Viva Howie! Magazine’s Far From Slight Return Reviewed


You get the message ~ after three blogs in a week, you will have realised that I am a Magazine fan. Last night saw their first London date in 27 years or so and you might ask if someone who still knows every note and word of their five albums the best judge of a comeback? Middle-aged men in search of their youth at best; at worst a cynical cash-in?

I would argue that it is those who love them most who, in such cases, are the best judges. It is our memories that are in danger of being mangled into something best forgotten.

The word on the (Kentish Town) street was optimistic. The Oxford performance, their first in all this time, two nights ago, was by all accounts excellent. However, the Oxford show was not at the venue with the worst sound system in the world. Those who were at the Sonics gig last easter will never forget the appalling mess that destroyed what could have been a pretty good, if not great, show.

From what I hear of Ipso Facto, the support, it is worrying. Not the music, the sound. From the merch stand, it would appear that the band, maybe fifty metres away, sound like they are playing in an aircraft hangar somewhere in Euston. A soundproofed hangar at that.

We would have to get nearer to the front. We got ourselves stage right, maybe seven rows back. As it turned out, the sound although by no means great, could have been a hell of a lot worse.

As the lights went out, around about 9.15pm, The Thin Air, a brooding, ethereal, melancholy piece fills the room. Track one, side two of their Secondhand Daylight album, it’s one I always used to skip over as a fifteen year old, but now I can appreciate its beauty. Except that doesn’t quite come over, but I promise no more about the bloody sound system.


A voice is heard off stage. We know the moment has arrived. An unmistakable voice speaks to us from offstage. Howard Devoto unarguably pop’s greatest librarian intones a cryptic, erudite welcome, a justification in wordy prose of this band’s need to play once more, ending with; “personally speaking, there’s a woman I need to impress”.

The Light Pours Out of Me, one of this band’s several mini-masterpiece’s opens the set, not one that I’d expected so early. Howard Devoto, particularly as he has been pretty reclusive this last quarter of a century, looked to be having a ball. He minced around the stage like a four-year-old at his birthday party with the world’s biggest scalextric. Dressed in collarless shirt and pale pink jacket, he waved his arms about as if at the Albert Hall, performed an impromptu ballet in Definitive Gaze, one moment a soaring seagull, the next a fully-clothed member of the Michael Clark Company. Why, I swear he even demonstrated Fleming’s Left-Hand Rule with outstretched arm at one point. He appeared fit, healthy and happy, he even announced that “I am Adam Faith”. This was clearly a man having a whale of a time and good for him.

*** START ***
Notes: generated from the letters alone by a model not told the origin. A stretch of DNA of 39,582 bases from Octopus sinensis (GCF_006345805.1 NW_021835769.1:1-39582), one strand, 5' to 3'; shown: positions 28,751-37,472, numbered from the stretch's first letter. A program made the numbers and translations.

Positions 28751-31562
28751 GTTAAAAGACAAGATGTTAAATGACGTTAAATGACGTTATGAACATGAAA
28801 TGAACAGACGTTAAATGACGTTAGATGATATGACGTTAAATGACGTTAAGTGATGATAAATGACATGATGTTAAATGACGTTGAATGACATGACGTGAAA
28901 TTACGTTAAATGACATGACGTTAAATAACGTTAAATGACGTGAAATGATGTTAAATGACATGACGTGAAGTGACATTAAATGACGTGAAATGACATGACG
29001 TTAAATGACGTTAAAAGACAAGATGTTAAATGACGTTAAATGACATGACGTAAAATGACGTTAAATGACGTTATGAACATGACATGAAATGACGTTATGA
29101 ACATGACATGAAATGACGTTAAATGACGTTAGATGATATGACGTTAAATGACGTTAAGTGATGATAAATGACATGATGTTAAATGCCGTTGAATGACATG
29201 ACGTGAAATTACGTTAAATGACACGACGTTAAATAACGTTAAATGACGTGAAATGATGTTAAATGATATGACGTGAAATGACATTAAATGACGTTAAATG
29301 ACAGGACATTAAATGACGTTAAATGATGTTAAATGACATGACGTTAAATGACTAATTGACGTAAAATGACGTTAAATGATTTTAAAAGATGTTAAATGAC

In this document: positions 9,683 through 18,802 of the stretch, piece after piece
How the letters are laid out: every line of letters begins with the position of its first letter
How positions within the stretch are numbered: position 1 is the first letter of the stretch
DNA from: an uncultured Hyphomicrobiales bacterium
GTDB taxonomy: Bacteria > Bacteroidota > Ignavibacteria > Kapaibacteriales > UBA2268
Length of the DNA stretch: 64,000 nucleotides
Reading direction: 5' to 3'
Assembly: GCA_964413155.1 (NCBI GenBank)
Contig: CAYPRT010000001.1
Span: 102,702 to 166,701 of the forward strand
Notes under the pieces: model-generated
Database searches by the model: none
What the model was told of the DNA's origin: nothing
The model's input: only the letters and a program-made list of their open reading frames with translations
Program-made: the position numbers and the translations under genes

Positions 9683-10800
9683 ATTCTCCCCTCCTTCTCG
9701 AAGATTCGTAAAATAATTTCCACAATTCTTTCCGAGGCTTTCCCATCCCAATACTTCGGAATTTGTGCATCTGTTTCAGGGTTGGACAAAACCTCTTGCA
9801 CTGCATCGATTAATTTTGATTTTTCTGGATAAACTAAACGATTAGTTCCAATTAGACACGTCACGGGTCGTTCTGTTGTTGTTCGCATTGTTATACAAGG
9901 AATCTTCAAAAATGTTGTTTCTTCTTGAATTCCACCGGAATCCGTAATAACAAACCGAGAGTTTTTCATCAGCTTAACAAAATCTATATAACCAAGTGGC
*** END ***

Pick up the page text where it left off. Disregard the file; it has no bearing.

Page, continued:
This was a band with an important legacy. Not too many realised this back in 1982. There was too much else going on around the time they called it a day. They were even considered a little old-hat. Time, however, sorts these things out. Magazine were important. “We are still Magazine” Howard assured us, Magazine are important, despite the loss of guitarist John McGeoch, who died in 2004. He was poignantly remembered as you can see in the clip below.

Bassist Barry Adamson, did nothing to betray a reputation as one of the coolest dudes on the planet, with his distinctive brooding bass lines, top hat, waistcoat (with watch chain ~ it’s all in the detail) and open-necked shirt.

Dave Formula commanded his consul of Hammond, electric piano and various synthy things with deft mastery and all the ease of walking a dog. The unsung drummer John Doyle was spot-on. His style is not spectacular, to be so would not work in this band of virtuosi, but it wasn’t until last night that I realised just how good he was.

This leaves guitarist Noko who had a near-impossible task of covering for one of the Greats. It would be churlish to say he was no McGeoch; why, Devoto is no Sinatra, but I hope it isn’t damning with faint praise to say that he was more than adequate. He was very good; just not McGeoch, and that says more about the late guitarist than it does about Noko I hope.

I’ve said more than enough. Haven’t even told what songs they played. They played them all, as you’d expect, with perhaps Back to Nature and Give me Everything the only major omissions (I would also have loved About the Weather or I Wanted Your Heart).

So, was it worth it? You bet your ass it was worth it. “We are still Magazine.” And long may that be so. You were wonderful, darlings. Thanks.


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